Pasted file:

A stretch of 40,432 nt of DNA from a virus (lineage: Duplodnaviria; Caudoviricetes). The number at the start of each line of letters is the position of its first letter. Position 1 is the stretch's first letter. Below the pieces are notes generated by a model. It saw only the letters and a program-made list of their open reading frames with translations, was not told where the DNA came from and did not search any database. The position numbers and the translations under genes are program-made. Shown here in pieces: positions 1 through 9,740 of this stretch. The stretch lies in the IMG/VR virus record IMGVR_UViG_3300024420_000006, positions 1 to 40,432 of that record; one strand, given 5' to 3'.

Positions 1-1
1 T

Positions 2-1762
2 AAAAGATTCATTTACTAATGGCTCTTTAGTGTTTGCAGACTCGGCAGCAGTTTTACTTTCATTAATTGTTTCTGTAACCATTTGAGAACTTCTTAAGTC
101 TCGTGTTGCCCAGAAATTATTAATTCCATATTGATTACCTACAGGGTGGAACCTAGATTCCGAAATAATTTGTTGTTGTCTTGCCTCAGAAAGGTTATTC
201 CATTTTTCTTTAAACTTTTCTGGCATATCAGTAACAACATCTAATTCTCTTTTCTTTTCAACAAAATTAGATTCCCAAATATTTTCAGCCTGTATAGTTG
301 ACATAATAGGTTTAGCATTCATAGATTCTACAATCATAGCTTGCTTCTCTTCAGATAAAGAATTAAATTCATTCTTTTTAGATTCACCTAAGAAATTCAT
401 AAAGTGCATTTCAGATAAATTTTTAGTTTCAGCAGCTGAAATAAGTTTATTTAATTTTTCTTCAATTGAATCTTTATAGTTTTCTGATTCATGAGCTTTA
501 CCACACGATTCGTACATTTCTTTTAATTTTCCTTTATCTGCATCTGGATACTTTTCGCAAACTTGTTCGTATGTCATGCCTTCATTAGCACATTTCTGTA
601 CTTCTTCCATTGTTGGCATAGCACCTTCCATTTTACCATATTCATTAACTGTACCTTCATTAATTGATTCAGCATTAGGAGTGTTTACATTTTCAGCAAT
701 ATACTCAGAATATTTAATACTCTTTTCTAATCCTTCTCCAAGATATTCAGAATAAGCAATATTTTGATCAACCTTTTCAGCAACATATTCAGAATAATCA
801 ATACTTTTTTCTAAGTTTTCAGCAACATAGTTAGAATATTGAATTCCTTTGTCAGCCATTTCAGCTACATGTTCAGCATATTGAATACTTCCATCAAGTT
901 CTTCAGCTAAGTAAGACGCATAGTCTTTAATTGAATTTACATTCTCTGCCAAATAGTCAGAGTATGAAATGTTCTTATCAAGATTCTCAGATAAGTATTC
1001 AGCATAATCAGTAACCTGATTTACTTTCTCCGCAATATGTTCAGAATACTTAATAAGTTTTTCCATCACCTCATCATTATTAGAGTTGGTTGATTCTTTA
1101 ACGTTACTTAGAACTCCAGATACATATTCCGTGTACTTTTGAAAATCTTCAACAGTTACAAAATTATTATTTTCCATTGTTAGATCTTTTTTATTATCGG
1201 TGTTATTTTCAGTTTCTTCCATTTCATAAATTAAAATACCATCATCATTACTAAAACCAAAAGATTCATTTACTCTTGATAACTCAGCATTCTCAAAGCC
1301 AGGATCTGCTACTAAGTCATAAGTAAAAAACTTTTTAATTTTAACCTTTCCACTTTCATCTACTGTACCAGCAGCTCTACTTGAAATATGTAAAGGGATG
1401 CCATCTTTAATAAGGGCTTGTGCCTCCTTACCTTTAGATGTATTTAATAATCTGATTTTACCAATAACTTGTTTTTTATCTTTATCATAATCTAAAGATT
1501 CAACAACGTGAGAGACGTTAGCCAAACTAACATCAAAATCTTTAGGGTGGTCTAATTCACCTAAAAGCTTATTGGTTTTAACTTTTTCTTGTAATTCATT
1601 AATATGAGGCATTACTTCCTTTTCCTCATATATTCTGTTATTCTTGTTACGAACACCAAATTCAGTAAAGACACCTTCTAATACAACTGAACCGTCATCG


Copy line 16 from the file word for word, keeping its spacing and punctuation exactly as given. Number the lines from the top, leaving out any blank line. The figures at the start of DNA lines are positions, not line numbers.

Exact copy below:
1101 ACGTTACTTAGAACTCCAGATACATATTCCGTGTACTTTTGAAAATCTTCAACAGTTACAAAATTATTATTTTCCATTGTTAGATCTTTTTTATTATCGG